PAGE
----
Many cleaning tools used by professional janitorial services carry labels boasting that they are “ergonomic”. Perhaps it is a mop with a hand-contoured grip or color-coded cleaning cloths. It could be a backpack vacuum that eliminates the strain of pushing a heavy upright.
But ergonomics is more than tools that make us comfortable. It is a Master of Sciences degree. Experts draw on knowledge from many fields, such as biomechanics, mechanical engineering, kinesiology, physiology and psychology, to create the ideal working environment for worker productivity and wellbeing.
Ergonomics first showed up in the 19th century when Frederick Winslow Taylor tripled his workers’ productivity by changing the size and shape of their coal shovels. Later, in the 20th century, bricklayers went from laying 120 bricks an hour to 350 due to the work of Frank and Lillian Gilbreth in reducing unnecessary movements by the bricklayers. The life-saving potential of ergonomics was realized when, in 1943, the U.S. Army changed the controls in their airplane cockpits to be more logical and user friendly, reducing fatal pilot errors.
Ergonomists streamline every element of a process reducing wasted time, strain to the body, and common mistakes. They find any avenue to improve productivity, while protecting the comfort and safety of the user.
A High-Risk Occupation
“Janitors and building cleaners have one of the highest work-related injury rates.”
The Bureau of Labor Statistics paints a bleak picture of janitorial job safety in their 2012 Occupational Outlook Handbook1. It’s no wonder. Janitorial work can be hard on the body, requiring climbing, reaching, lifting and pouring, in addition to working with various tools and equipment.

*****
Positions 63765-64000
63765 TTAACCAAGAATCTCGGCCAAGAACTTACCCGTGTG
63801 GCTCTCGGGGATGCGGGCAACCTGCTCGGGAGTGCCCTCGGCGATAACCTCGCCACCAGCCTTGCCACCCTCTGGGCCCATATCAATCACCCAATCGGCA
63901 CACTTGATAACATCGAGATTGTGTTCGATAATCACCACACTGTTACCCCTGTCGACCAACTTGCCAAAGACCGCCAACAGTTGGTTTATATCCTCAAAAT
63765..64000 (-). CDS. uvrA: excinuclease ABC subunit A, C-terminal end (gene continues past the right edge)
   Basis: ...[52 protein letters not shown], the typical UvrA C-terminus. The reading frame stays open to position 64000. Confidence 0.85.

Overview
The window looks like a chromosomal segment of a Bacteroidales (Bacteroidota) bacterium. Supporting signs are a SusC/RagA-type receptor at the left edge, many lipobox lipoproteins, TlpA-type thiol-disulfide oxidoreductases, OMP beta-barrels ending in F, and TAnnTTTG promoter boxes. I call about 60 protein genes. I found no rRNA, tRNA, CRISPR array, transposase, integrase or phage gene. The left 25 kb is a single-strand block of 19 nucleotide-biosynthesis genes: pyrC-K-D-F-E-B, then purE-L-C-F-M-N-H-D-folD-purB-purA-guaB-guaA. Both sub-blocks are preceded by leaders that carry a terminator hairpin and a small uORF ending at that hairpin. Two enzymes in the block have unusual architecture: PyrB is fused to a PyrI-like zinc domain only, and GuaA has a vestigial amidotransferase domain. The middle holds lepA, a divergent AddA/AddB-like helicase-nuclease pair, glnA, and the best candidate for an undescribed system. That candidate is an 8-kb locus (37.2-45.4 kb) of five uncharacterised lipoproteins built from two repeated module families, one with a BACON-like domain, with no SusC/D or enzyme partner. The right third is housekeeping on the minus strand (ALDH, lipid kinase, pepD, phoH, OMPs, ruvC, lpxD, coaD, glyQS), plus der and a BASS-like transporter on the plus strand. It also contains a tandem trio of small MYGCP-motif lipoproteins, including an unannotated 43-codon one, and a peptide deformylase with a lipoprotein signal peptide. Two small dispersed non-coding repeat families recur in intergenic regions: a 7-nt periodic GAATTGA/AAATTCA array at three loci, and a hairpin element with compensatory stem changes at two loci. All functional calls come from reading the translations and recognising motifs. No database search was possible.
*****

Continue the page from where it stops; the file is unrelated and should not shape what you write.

According to the Bureau’s latest data in “Non-Fatal Injuries and Illnesses Requiring Days Away from Work, 2010”2, janitors and cleaners (excluding housekeepers and maids) are injured at a rate of 246.3 incidents per 10,000 workers – more than twice the average national rate of 118 incidents per 10,000 workers. The median amount of missed work for injured janitorial workers is seven days.
The majority of these injuries are sprains, strains and tears, accounting for 47 percent. Next, musculoskeletal disorders (MSDs), also called “ergonomic injuries”, account for 30 percent of all non-fatal injuries in the janitorial industry requiring days away from work. Another common cause of injury for janitors is overexertion.
MSDs affect the body’s muscles, joints, tendons, ligaments and nerves, and develop over time on the job due to factors in the work itself or the work environment. Accordingly, MSDs have longer recovery periods, and the median amount of missed work for a janitor or cleaner with a work-related MSD is ten days.
According to the National Safety Council, common types of injuries associated with poor ergonomic design include strains, sprains, carpal tunnel syndrome, tendonitis, ganglion cysts, tennis elbow, chronic back pain, and trigger finger.
Perhaps the most alarming statistic is that the public sector incident rate for janitorial workers is three times the rate in the private sector. For all industries, the private sector rate is two-thirds the public sector rate.
This sobering disparity should make public sector custodial managers take a second look at their working environment, as their employees are three times more likely to be injured on the job. What factors in the public sector environment cause this?
All janitorial managers need to be aware of the inherent risks in cleaning tasks and arm their workers with ergonomic equipment, tools, and techniques to reduce the risk of work-related injuries.